Russian foreign minister says dollar's days numbered as global currency
Russian Foreign Minister Sergei Lavrov says Russia has been exploring for some time using national currencies to settle bilateral trade deals with Turkey and other countries.
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Lavrov, who was speaking at a news conference with his Turkish counterpart in Ankara, said on Tuesday that the US dollar’s role as a global trade currency was in decline. “I’m confident that the grave abuse of the role of the US dollar as a global reserve currency will result over time in the weakening and demise of its role.”
The top Russian diplomat went on to say that Moscow favored bilateral trade with all countries in their national currencies, rather than the dollar.
“The use of national currencies for mutual trade has for several years been one of the tasks that the presidents of Russia and Turkey had set,” said Lavrov.
“Identical processes have been happening in our relations with Iran. Not only with Turkey and Iran, we’re also arranging and already implementing payments in national currencies with the People’s Republic of China,” he added
The remarks come as the Kremlin has already backed a Turkish plan to dump the dollar and trade in national currencies.
On Saturday, Turkish President Tayyip Erdogan announced that Turkey was preparing to conduct trade through national currencies with China, Russia and Ukraine.
Asked about Erdogan's proposal, Kremlin spokesman Dmitry Peskov said on Monday that Russia had been pushing for such an arrangement with all countries. He said the issue had been raised on more than one occasion during bilateral talks.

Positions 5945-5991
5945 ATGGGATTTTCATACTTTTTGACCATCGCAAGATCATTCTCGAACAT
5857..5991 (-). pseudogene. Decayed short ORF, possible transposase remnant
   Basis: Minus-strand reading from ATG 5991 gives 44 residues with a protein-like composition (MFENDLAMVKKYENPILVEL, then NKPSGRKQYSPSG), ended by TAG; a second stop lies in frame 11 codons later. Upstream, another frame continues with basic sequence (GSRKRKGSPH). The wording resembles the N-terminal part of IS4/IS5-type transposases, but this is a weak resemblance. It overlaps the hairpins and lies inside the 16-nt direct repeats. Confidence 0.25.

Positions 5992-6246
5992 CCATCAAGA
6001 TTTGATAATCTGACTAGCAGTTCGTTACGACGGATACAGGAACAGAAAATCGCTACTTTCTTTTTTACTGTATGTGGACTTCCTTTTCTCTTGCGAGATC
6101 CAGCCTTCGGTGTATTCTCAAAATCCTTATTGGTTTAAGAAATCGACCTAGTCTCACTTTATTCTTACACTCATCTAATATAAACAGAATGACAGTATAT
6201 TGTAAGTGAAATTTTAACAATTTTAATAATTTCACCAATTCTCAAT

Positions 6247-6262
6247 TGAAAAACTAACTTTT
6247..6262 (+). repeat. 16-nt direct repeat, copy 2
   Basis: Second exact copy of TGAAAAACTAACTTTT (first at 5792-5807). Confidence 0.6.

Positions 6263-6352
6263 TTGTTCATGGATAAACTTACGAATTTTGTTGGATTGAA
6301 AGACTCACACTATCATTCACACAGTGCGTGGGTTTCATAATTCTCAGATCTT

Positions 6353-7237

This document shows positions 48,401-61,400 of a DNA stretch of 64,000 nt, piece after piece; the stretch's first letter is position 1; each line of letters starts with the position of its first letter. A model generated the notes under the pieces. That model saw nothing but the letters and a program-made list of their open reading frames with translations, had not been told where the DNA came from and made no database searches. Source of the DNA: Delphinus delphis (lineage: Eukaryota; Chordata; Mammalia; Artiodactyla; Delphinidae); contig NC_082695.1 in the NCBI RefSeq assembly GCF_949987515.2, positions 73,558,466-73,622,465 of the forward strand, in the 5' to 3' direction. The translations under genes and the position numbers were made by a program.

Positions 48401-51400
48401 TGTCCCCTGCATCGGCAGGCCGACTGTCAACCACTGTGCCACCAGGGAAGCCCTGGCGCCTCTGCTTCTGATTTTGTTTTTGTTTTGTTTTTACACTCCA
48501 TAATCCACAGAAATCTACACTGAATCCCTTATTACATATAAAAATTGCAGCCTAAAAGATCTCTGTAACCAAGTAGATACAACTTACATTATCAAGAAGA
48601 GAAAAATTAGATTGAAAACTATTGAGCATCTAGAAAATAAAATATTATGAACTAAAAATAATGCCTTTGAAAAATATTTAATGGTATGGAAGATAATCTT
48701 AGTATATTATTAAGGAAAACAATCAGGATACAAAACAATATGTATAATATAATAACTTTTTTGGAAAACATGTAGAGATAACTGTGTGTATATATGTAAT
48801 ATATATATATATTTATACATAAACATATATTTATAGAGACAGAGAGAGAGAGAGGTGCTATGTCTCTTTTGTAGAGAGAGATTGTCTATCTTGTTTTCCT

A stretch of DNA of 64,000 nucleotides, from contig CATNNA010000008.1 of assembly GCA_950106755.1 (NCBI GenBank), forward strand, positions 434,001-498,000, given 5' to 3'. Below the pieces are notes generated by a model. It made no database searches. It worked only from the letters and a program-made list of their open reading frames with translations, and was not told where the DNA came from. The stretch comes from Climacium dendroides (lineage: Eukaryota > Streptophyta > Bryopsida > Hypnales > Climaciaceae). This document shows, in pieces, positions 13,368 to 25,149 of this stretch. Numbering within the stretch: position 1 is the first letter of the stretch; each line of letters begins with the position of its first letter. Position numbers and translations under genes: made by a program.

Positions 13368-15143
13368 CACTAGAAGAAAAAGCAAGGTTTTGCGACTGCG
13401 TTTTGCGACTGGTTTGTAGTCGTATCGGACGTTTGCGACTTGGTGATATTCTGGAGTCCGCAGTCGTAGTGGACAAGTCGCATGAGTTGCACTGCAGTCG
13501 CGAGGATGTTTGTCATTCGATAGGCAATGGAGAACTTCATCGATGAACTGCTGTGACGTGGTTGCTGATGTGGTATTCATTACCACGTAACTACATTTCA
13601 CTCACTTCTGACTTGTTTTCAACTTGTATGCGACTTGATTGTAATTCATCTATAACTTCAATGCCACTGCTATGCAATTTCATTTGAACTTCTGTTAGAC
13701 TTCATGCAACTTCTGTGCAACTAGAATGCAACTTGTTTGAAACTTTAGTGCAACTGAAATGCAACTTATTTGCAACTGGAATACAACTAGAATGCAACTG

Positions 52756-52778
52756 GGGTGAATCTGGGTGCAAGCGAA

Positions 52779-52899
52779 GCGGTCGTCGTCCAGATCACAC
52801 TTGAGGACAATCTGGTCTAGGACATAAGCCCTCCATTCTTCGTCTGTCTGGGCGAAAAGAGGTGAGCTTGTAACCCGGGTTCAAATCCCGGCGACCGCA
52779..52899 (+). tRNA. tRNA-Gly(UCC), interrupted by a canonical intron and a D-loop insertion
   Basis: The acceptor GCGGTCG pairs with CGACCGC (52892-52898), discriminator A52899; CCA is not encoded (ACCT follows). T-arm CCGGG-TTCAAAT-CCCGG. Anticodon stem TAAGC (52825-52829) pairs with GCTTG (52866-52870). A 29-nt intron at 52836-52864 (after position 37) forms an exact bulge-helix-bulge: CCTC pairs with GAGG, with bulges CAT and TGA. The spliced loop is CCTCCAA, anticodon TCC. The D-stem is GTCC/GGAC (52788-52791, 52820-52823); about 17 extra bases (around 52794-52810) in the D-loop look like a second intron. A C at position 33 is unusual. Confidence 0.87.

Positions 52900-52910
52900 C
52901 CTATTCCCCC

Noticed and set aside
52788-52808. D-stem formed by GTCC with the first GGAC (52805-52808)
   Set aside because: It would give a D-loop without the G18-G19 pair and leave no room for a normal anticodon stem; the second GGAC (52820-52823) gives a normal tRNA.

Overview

Erdogan, who has described the Turkish lira's fall as the consequence of a plot, also said that recent US actions were a stab in the back against Ankara.
US President Donald Trump has gone on a sanctioning frenzy in recent months, targeting Iran, Turkey, and Russia, and creating what experts have dubbed an “axis of the sanctioned.”
Trump has recently ordered to double tariffs on Turkish aluminum and steel imports to 20 and 50 percent, respectively, saying, "Our relations with Turkey are not good at this time!”
The announcement on Friday came in protest over the detention of American Pastor Andrew Brunson, who was arrested on terrorism charges after the attempted coup against Erdogan in 2016.
The dispute between Washington and Ankara that reached new intensity over the detention of the pastor in Turkey has hammered the lira and also raised questions over the future partnership between the two NATO allies.
Erdogan advised Turks to show solidarity by converting any stashed-away gold or foreign currency to Turkish lira in a bid to wage a "war of independence" against the US.
The president has already warned that Turkey would “seek new friends” after the US “upset and annoyed” Ankara with sanctions.
Writing in the New York Times, Erdogan said, "Washington must give up the misguided notion that our relationship can be asymmetrical and come to terms with the fact that Turkey has alternatives.”